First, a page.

You Were Never Really Here
I haven’t been fully on board with a Lynne Ramsay film since Morvern Callar, and I have a feeling that one would somewhat suffer from a revisit. Of course, there’s only been one feature between that and this, 2011’s We Need to Talk About Kevin, which evidenced in abundance her virtuoso filmmaking skills but left me less impressed by its horror/comedy impulses. There’s a similar mutton-dressed-as-lamb quality to You Were Never Really Here: sterling lead performance, masterful direction, but in service of a screenplay that wouldn’t be out of place in a Stallone movie.
The way some would have it, that seems to be the point, that the picture utilises the tropes but denies the catharsis of its mainstream forebears. But Ramsay, who wrote the script based on Jonathan Ames’ novella, is able to inject little in the way of the resonance suffusing Taxi Driver, with which it has been frequently compared.
Joaquin Phoenix’s PTSD-suffering vet Joe is the stuff of cornball cliché, a burly saviour of trafficked girls – he’s a violent man whose violence is on the side of the angels – haunted by memories of his abusive father and his time in Iraq, who returns home each evening to tend to his elderly mother. Simply being a very good director and getting a very good actor to headline doesn’t automatically transform those elements into creative gold.
Indeed, in a ninety-minute movie, the first third of You Were Never Really Here mumbles along as if its laying important groundwork, which then fails to pay off. Ramsay isn’t that interested in genre conventions, even though they fuel this kind of exercise, but that ought to mean she’s exploring character instead. Except there isn’t much to explore. Joe’s protector relationship with Nina (Ekaterina Samsonov) doesn’t evolve beyond the level of broad strokes, even given her agency to ultimately protect herself and offer him the possibility that, if she can see that “It’s a beautiful day“, then so can he (which seems somewhat unlikely, and for all the indie cred here, seems exactly the kind of spin a typical Hollywood version would give her).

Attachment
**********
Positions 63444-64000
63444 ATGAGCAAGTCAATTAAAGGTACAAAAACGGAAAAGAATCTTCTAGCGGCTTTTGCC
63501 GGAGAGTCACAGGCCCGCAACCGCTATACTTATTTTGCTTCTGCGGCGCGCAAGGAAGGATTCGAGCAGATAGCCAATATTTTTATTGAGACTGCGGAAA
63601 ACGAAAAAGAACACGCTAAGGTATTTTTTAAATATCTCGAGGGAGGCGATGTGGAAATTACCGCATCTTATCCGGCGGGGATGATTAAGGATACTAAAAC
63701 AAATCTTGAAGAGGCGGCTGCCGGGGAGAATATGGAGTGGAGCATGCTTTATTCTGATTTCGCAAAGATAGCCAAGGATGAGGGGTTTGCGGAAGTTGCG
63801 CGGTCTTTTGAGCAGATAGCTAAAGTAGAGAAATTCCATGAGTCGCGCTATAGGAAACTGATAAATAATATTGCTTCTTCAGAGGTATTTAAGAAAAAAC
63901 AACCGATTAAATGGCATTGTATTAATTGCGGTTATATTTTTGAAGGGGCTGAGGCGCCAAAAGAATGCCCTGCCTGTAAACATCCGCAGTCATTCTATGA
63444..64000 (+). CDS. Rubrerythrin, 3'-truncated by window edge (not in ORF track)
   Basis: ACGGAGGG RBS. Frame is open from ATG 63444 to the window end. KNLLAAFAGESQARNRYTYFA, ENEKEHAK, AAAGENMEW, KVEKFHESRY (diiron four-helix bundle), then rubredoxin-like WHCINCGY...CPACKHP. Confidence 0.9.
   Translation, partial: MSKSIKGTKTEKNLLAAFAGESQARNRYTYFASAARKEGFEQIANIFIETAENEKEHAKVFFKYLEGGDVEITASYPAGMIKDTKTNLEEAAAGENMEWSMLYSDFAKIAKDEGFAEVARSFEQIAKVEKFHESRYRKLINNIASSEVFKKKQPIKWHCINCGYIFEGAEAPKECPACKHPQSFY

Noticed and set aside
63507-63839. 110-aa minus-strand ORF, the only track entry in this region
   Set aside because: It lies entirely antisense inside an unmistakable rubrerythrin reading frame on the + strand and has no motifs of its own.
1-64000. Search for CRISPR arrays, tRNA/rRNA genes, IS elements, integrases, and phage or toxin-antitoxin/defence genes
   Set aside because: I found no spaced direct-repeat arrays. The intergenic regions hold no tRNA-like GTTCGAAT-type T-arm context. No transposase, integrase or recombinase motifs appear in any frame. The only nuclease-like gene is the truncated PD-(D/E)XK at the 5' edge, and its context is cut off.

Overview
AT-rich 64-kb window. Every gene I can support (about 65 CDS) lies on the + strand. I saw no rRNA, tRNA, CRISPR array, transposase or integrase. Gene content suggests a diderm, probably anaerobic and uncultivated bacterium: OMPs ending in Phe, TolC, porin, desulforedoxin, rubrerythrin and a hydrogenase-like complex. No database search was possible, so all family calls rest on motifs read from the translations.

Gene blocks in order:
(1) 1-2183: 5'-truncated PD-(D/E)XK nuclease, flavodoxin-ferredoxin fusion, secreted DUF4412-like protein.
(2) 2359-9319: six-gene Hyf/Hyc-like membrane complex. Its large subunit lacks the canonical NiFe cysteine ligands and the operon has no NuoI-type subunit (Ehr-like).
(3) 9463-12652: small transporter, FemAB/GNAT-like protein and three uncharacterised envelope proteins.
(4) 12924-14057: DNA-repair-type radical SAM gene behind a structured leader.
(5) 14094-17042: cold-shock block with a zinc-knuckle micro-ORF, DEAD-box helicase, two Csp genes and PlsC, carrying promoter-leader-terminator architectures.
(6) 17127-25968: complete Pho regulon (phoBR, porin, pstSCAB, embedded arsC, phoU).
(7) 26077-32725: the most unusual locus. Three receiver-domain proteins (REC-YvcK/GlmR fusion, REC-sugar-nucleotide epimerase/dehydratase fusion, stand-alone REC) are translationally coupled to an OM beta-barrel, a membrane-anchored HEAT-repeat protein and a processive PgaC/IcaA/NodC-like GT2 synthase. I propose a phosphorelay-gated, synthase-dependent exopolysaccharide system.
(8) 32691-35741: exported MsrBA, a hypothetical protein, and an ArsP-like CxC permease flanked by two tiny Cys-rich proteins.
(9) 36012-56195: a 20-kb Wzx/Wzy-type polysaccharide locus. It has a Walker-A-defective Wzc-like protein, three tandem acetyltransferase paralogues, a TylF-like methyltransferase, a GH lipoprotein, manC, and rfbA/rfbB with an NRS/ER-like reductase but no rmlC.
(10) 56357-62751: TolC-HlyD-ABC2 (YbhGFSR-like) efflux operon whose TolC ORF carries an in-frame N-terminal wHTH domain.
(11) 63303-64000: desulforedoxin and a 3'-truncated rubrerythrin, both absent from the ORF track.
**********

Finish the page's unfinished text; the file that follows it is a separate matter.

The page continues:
The picture nurses some interestingly retrograde impulses in its characterisation of conspiracy yarns, however, given the current atmosphere is one where they’re only sanctioned if they’re the right kind of conspiracies (ie Russia’s behind them). Joe is paranoid about having his cover blown, telling his handler (John Doman) as much, and he’s proved correct when government agents kill his associates, including his mother. What’s more, the government is implicitly stuffed full of state-sanctioned paedophiles getting up to whatever they like, with only one righteous man with a mighty beard standing against them.
We’ve seen most of the elements here in its mainstream cousins, often featuring Denzel Washington (Man on Fire, The Equalizer), right down to visiting the hardware store for tools with which to ply his deadly trade. All the reviews reference the scene in which Joe takes the hand of the dying agent who has just tried to kill him, together singing along softly to a cheesy song on the radio, as evidence of Ramsay’s craft and distinctiveness.
But, while the scene’s arresting, it’s also supremely affected, almost as if she’s looking for a moment where you can say “This isn’t what you’d get in a Hollywood actioner”. Does Joe show empathy because the guy shot his mother in her sleep rather than making her suffer? Or does he lie next to the assassin breathing his last because, in its own way, it’s as “cool” as shooting him full of lead in glorious slow motion?
Ultimately, Phoenix’s efforts to perform detail for Joe feel laboured. You know Travis Bickle, even though you know next to nothing about him. Joe’s a cat person who reproves his mom for watching Psycho alone in the house at night, and he loves green jelly beans; it’s close to a sendup of the kind of character crutches demanded by method actor, and the inversion that is the (sturdy) child caring for the fragile adult is as much of a cliché as the ones Ramsay is attempting to trample.
Joe’s still a kick-ass killer, he still wears the heroic malaise of the tortured child who becomes the righteous executioner. And the final hopeful line is still trite, whichever way you wash it.